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Land-use and its effect on soil conservation catchment management in north - western New South Wales

J.D. Clarke1 and D. Marston2

1 Assistant Area Director, Soil Conservation Service, Lower Namoi Area, Gunnedah.
Soil Conservationist, Soil Conservation Research Centre, Gunnedah N.S.W. 2380

Over recent decades significant changes in land use have occurred in north western NSW. The change from a dominant land use to a dominance of cropping has dramatically changed the role of soil conservation management.

Under pastoral land use, changes to the hydrological condition of the catchment were only considered serious erosion hazards in times of drought or severe overgrazing when large areas were denuded of vegetation. The normal pastoral situation was of savannah woodland or grassland on the flat and undulating country with the ridges and rocky outcrops left fully timbered. Runoff was usually slow under these conditions with high interception of raindrops by vegetation and high infiltration of water into the soil profile.

Cultivation of large areas of such catchments has reduced the vegetative cover, caused a loss of soil structural stability and removed many stable, natural drainage lines. Rainfall now falls on large areas of unprotected soil which has a reduced stability and infiltration rate. The increased runoff which results, now flows directly downhill at a higher velocity over the bare surface causing massive soil erosion, silt deposition and flooding.

To compensate for these land use changes, the Soil Conservation Service now seeks the implementation of conservation tillage practices in an integrated approach to catchment management. Such practices include contour cultivation, crop rotation, stubble retention and reduced tillage practices. These practices aim at reducing erosion by increasing rainfall interception, infiltration and surface detention and also reducing the detrimental effects of accelerated overland runoff.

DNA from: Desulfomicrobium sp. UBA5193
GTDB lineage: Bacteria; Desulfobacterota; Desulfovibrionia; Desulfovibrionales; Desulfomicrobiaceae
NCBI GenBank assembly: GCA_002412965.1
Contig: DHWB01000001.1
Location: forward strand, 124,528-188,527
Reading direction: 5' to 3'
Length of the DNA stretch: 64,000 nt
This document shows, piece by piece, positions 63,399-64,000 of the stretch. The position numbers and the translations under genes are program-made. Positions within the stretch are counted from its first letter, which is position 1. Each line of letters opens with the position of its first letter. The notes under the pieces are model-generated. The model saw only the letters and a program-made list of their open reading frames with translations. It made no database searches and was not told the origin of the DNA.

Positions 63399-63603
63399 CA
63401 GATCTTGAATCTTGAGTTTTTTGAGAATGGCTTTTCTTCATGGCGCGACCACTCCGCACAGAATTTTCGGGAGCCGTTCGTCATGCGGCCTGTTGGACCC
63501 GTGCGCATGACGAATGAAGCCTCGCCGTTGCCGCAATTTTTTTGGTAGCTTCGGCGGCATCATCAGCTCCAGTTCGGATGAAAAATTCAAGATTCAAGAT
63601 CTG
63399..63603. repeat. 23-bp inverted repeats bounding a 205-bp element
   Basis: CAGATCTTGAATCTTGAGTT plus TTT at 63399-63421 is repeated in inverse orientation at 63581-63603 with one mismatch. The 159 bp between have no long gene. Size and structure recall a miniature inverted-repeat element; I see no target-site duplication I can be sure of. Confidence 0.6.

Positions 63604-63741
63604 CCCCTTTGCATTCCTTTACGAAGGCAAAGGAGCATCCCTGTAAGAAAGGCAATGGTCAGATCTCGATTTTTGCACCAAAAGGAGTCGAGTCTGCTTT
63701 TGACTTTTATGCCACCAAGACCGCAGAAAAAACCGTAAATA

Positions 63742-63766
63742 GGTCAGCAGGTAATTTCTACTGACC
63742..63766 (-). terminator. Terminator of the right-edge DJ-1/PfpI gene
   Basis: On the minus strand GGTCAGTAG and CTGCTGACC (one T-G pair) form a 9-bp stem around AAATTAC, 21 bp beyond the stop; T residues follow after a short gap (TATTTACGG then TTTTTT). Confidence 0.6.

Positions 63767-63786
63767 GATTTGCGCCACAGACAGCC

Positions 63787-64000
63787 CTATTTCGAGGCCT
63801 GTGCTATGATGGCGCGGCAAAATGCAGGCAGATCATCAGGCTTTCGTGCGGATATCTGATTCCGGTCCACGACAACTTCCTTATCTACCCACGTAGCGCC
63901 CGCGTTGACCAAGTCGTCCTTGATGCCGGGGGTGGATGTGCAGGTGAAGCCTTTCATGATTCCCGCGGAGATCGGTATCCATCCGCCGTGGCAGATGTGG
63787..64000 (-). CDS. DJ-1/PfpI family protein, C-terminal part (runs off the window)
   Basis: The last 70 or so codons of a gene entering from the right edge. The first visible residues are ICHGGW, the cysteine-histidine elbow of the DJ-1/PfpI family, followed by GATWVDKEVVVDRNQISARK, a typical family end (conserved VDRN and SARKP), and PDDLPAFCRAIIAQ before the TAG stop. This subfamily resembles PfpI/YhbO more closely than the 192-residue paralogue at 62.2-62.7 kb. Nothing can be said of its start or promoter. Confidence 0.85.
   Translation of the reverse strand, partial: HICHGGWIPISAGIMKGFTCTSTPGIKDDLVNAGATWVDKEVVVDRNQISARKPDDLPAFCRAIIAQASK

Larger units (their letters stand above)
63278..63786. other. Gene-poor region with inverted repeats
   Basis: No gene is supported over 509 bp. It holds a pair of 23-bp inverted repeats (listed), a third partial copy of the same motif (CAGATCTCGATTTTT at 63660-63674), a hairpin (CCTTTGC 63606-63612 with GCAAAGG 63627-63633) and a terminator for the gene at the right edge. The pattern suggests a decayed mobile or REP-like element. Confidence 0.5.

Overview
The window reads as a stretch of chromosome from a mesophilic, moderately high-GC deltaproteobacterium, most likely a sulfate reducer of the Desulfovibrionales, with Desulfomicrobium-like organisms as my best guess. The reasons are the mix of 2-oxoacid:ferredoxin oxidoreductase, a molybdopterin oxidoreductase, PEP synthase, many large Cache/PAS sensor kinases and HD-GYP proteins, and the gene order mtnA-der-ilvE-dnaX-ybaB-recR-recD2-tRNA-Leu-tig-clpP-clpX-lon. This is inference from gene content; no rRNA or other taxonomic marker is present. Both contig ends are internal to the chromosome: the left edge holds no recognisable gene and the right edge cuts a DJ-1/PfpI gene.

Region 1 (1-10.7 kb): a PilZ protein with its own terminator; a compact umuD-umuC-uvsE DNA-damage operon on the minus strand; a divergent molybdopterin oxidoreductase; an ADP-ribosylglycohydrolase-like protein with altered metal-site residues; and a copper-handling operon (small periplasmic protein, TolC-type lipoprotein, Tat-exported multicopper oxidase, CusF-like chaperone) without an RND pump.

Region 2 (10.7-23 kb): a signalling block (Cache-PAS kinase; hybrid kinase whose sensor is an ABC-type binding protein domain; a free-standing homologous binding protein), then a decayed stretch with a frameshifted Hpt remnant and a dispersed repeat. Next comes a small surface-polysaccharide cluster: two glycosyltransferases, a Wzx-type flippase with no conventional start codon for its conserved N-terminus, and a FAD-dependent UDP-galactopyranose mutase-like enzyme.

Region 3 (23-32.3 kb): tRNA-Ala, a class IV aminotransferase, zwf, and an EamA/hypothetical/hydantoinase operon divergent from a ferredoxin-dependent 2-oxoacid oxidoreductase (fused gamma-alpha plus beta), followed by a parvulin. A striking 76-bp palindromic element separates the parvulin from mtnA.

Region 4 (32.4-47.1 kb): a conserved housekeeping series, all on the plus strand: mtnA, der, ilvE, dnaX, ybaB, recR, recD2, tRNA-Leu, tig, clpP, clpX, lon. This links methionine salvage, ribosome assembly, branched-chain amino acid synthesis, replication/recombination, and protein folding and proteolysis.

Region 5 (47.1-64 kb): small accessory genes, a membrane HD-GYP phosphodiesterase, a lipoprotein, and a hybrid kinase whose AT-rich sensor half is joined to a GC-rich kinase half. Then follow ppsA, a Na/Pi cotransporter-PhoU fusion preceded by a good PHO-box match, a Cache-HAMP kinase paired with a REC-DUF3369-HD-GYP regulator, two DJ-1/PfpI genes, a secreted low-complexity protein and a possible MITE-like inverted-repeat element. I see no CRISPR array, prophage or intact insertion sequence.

Soil conservation earthworks such as contour banks and waterways are also used for controlling the velocity of runoff in certain land capability classifications. On land of less than 2% slope strip cropping is used instead of earthworks in order to spread runoff water and prevent it from becoming channelled into flow lines with highly erosive velocities. On such low slope areas earthworks can in fact aggravate an erosion problem.

In all cases, earthworks and strip cropping need to be implemented in conjunction with the appropriate crop management practices, especially conservation tillage. This is critical where the fallow phase of winter crops and the fallow early crop phase of summer crops coincides with the October to March period of high erosivity for the region.

Because most catchments include many landholders, management strategies, soil types and land capability classes an integrated soil conservation management approach is essential. This is being achieved by the implementation of joint schemes with co-operating landholders. This ensures the necessary integration of conservation tillage, strip cropping, earthworks and associated water disposal schemes within a catchment without the artificial constraints of roads, fences and boundaries.

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